- Lars has created a new pneumatic language called PSS – Pneumatic Sequential Statement (he has yet to write a paper on it).
- .Lars holds several patents, one of them: System for Promoting Elongation and Relaxation of Muscles (2015).
On Teaching and Research
On delving further into what motivated Lars to pursue teaching and eventually research, Lars shares, “to empower lives, an opportunity to work with brilliant young minds and to access state-of-the-art-technology that Humber has to offer.” We genuinely appreciate the passionate approach of professors and mentors like Lars, leading students by example, instilling them with hope, ambition and support to learn cognitively and think like problem-solvers.
Let’s take a look at some of the projects that Lars has worked on with his students at Humber College:
- The ‘E-Knee’: capstone project (an automated Knee-Ankle-Foot-Orthosis).
- The ‘E-Ankle’: capstone project (a carbon-fibre ankle-foot orthosis that can change its range of motion to accommodate different walking conditions), led by CEI, and funded by Humber Research & Innovation. It was awarded the Best Connections Project by a College Team at Discovery 2011 from OCE (Ontario Centres of Excellence).
- The ‘Heads Up project’: an instructional baseball cap equipped with sensors to assist the blind and developmentally challenged.
- The ‘Hand Amp’ project: a Pneumatic actuator to assist people with paraplegia in stretching out their hands.
- The ‘Feet Heat’ project: heated foot insert to battle blood circulation due to diabetes.
- The ‘Stand Assist’: capstone project (wheelchair seat-lifter).
The ‘Iso-T Controller’ therapeutic system: capstone project that has been the focus of two different clinical trials.
Lars shares that he is also involved with the below research project funded through an NSERC Engage grant:
Automated Cell Inspection
In partnership with Humber College, the proposed project with industry partner Nahanni Steel Products Inc. will develop an automated cell to inspect inventory manufactured pieces for Nahanni. On occasion, Nahanni ships their international customer incorrect quantities or defective pieces. This project aims to automate the final inspection process, thereby decreasing Nahanni’s costs by eliminating the need for an associate to oversee that inspection process.
“We’re pushing the limits of vision systems and developing a unique method to remote view the inside of machines. We want to go where no visions systems has gone before.”—Lars
Our Humber Researcher Rockstar particularly emphasized that his teaching methodologies have been enriched through his experience with applied research and working alongside students. This is what Lars had to say about his involvement with Humber’s research community:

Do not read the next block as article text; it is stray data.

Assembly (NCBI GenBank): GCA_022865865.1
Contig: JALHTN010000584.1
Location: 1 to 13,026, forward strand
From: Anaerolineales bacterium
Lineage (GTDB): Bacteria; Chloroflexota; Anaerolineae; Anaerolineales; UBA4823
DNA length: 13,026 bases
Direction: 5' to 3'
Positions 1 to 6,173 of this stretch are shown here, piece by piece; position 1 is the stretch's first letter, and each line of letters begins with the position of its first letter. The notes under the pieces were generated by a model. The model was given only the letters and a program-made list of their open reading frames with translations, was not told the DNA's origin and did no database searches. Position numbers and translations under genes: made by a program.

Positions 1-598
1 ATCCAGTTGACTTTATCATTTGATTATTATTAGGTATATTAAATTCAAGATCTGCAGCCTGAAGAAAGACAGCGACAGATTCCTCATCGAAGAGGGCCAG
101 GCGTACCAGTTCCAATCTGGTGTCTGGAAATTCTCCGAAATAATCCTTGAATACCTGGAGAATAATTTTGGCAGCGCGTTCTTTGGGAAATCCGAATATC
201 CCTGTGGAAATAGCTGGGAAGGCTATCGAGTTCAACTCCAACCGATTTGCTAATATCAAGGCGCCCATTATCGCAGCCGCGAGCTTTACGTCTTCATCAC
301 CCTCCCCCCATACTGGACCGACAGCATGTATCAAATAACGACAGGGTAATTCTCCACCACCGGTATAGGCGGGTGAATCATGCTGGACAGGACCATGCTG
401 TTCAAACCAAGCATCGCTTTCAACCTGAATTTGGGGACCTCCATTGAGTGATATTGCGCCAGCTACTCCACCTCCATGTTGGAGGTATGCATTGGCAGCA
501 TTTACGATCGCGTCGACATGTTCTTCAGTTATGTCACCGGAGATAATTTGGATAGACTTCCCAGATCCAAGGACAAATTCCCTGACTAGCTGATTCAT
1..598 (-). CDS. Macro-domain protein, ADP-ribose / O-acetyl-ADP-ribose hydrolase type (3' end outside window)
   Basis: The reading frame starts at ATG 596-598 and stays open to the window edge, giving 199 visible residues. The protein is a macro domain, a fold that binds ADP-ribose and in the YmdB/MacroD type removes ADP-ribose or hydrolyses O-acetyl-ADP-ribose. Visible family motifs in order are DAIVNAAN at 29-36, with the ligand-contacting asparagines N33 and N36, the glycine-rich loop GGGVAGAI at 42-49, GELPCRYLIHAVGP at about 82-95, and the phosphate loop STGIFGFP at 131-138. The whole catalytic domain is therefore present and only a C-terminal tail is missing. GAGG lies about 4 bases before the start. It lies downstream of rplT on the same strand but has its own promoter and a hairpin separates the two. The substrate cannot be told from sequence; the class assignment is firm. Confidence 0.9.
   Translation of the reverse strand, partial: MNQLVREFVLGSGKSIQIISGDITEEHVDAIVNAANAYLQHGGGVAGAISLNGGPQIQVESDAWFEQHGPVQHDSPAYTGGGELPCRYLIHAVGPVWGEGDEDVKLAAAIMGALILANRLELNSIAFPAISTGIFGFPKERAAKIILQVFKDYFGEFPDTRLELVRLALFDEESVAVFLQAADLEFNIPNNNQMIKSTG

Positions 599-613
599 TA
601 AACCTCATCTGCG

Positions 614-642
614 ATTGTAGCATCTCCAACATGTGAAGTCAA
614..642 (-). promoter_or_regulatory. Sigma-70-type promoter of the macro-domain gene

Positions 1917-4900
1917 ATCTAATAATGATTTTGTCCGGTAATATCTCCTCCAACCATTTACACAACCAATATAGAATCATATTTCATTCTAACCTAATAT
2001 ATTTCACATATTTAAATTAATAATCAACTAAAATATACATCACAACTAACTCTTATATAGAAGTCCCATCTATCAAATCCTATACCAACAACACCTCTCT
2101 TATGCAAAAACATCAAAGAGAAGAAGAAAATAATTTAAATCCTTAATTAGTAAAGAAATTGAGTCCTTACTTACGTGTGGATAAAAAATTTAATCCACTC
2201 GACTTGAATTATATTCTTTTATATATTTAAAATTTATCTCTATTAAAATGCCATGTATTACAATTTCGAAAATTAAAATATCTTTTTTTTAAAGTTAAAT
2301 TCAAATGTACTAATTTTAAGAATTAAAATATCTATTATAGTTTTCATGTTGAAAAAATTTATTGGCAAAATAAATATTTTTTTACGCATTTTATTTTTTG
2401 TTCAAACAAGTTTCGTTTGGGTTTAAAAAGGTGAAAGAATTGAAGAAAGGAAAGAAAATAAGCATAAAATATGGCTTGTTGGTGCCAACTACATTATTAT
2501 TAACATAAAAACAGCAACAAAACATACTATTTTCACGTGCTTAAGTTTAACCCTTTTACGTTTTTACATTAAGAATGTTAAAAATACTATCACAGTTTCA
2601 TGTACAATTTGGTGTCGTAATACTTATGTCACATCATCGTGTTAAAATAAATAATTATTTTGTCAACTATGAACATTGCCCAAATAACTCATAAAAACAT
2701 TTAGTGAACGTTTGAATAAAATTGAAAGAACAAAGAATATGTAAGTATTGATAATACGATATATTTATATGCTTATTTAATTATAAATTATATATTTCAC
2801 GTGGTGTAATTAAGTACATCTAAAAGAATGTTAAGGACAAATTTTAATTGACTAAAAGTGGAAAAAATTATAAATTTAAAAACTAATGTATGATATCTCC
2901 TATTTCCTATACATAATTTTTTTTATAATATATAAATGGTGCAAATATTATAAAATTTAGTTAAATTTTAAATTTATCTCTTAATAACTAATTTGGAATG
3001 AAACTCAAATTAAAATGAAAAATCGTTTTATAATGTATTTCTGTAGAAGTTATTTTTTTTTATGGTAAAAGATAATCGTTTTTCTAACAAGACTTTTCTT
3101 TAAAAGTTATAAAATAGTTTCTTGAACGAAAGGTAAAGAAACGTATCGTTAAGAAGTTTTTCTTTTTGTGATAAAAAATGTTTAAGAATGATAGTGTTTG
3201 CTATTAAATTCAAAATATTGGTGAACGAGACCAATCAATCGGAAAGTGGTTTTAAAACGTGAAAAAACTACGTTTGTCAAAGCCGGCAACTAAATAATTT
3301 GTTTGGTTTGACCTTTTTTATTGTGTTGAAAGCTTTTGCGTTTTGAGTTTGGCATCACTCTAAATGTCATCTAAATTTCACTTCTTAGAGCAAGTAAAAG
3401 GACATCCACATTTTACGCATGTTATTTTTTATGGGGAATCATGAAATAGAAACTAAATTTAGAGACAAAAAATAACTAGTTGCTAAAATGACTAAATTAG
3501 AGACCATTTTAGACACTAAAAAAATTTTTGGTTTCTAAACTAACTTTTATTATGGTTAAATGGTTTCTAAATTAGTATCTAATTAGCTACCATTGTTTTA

“Humber Research & Innovation gave me a whole new appreciation and understanding of my abilities to develop innovative solutions. I have always been passionate about research, solving problems, filling gaps with technology and science, but I could not get the backing, resources and funding to implement my ideas. R&I has enabled me to work on several research projects, arranged funding, supported student engagement, and allowed me to take my ideas from paper to reality. Getting connected with R&I was like winning the lottery.”
Get to know Lars a little better. Here are 4 things you didn’t know about him:
- When I’m not at work, I’m giving back through engagement with non-profit organizations or renovating my lodge up north in the Muskoka Region.
- A book that inspires me: ‘The Brain That Changes Itself” by Norman Doidge, M.D.—I’m interested in reading anything on the topic of neuro-chemistry and neuro-plasticity. Also, “The Foundation Trilogy” by Isaac Asimov.
- Websites I often visit: YouTube, of course, Khan Academy and anything science and technology-based.
- Coffee or Tea: Herbal tea – I’m studying the science and psychology of ‘addiction’ and getting away from my caffeine addiction.
“I love engaging with students because they think outside the box. They don’t even know what the box looks like. Not knowing what standard industrial procedures look like, they end up finding new and innovative solutions to industrial challenges, that vetted industry members, who work inside a box, may never consider.” – Lars Kristjansen
Does your company have a challenge that could be solved with research? Find out more about how to become a partner with Humber Research & Innovation.